Saturday, November 15, 2008

I Have A Problem With Government Bailouts

I have a BIG problem with the proposed bailout packages being put together in Congress. I understand why this huge cash infusion is desired, I understand it's a huge political nightmare for those in power to not do anything about the economy, and I'm willing to go along with dumping money into the economy (though begrudgingly). I don't, however, think it's a good idea for the government to borrow (or just print more) money to do it. Isn't that how we got into the mess in the first place?

My main complaint is: the Federal Government has no business buying ownership stakes in individual businesses. I believe this is an unconstitutional power creep into the affairs of private businesses. (I use the term private as a general description of businesses which don't belong to the government whether they are public or private companies or corporations.)

I, again begrudgingly, went along with the idea of the Federal Government buying up bad debt from banks and other lending institutions. I don't think it is within the purview of government to own land, except that land on which government installations are built on. Buying mortgages or property would at least have an "end game" to it. Once the economy starts growing again, the government could easily sell any unpaid securities back to private companies and sell any property it gained and use the profits to pay off some of the national debt. 

What happens, though, when the government starts buying pieces of private companies? Where's the end game in that? To be sure, we may hear things like "It's only temporary" or "Once things are going OK we'll sell the stocks back to the public," etc. But I don't think it's going to be that simple. Government programs, once started, have a nasty habit of never going away.

Why do I see this as a bad idea? Here's why:

First - where is this stock going to come from? Shares of stocks already out in the public market have already benefited the companies which issued them. They issued the shares, those shares were purchased, and the companies have already received what they were going to get. If the government comes in and start buying those shares already on the market, the price per share may go up, but the issuing companies really don't get any benefit from that action. And, if the government decides to divest itself of the shares, the prices will drop from the sudden availability of those shares.

As I see it, in order for the government to actually infuse money into companies, those companies will have to issue new shares for purchase. This will put money into the companies, but would dilute the shares already outstanding and thus possibly cause another drop in the markets. That certainly won't help those who already own shares. If the companies issue new shares and then purchase those shares directly back, the possible negative impact on the outstanding shares might be lessened. Still, the stock markets are strange entities and tend to fluctuate for no reason at all and just the action of issuing new shares might make the outstanding shares lose their value.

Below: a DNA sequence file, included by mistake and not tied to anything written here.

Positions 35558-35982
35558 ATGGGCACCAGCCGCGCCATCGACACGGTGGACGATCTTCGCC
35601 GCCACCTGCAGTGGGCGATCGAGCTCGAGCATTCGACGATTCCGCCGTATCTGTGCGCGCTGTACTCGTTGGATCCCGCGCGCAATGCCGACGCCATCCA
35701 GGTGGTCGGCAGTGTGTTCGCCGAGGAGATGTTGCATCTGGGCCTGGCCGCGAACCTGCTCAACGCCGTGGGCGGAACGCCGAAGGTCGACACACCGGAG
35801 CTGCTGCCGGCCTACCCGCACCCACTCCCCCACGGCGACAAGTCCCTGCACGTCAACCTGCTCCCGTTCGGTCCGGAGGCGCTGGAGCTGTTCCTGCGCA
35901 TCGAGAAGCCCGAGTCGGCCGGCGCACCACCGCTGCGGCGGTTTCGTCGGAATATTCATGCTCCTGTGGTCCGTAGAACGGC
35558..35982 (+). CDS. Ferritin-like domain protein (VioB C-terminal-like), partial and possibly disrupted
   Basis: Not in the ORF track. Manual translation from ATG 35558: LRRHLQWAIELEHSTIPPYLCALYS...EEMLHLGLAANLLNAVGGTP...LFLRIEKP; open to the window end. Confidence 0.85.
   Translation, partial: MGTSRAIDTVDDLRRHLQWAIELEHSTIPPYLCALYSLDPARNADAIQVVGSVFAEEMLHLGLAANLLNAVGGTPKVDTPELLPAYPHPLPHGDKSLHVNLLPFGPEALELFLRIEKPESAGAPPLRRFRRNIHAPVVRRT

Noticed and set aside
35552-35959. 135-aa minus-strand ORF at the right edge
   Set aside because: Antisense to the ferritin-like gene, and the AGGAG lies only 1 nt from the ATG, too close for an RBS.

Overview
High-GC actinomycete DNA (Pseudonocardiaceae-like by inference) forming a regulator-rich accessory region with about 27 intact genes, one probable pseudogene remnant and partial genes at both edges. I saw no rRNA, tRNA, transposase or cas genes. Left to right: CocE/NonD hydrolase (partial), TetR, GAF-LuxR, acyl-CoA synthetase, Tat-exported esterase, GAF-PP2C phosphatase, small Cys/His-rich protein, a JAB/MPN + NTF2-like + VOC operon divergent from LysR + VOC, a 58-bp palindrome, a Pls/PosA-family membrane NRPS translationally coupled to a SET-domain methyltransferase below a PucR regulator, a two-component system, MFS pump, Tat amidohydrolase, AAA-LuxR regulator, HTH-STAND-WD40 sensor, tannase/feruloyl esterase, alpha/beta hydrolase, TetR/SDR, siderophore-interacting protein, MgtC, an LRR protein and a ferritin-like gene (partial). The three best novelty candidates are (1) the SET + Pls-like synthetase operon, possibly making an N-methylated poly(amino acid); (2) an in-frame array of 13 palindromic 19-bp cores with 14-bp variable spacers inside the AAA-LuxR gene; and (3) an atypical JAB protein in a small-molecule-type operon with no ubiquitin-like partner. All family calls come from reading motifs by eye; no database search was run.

Second - When the government owns shares of stock, how much influence will it have over the running of those companies of which they hold shares? I've already heard more than once that the government should have a say in how the companies are run to make sure their (our) money isn't wasted. Of course, the government knows just how to not waste money, don't they? Really though, the government already wields a lot of influence over companies through regulations and taxes. How much more influence will they want? I see this as a major problem with any stock buying scheme. It's tantamount to nationalizing a large sector of the economy, and that is never a good thing. 

I think we need to be very wary of any bailout which involves government ownership of private companies. Ronald Reagan put it best when he said, "The nine most terrifying words in the English language are: 'I'm from the government and I'm here to help.'" I've written before in this space and I reiterate here: The more freedoms we yield to the Federal Government, the more we head towards having no freedoms at all. If we go along with this plan, I can almost guarantee there will be a new government bureaucracy out there which will be set up to manage "our" stock portfolio before the end of Obama's first term.

So, you may be thinking to yourself, "What ideas do you have to fix things?" I'm glad you asked, because there is an example from history which might show a far better solution.

Back in the late 70s and early 80s, the economy was in a bad way. As I recall, things then were far worse than they are now. Living in the Detroit area in those days, I remember things being especially tough for the auto industry. Like today, they were making the wrong cars at the wrong time and, unlike today, the quality of those cars was very, very bad.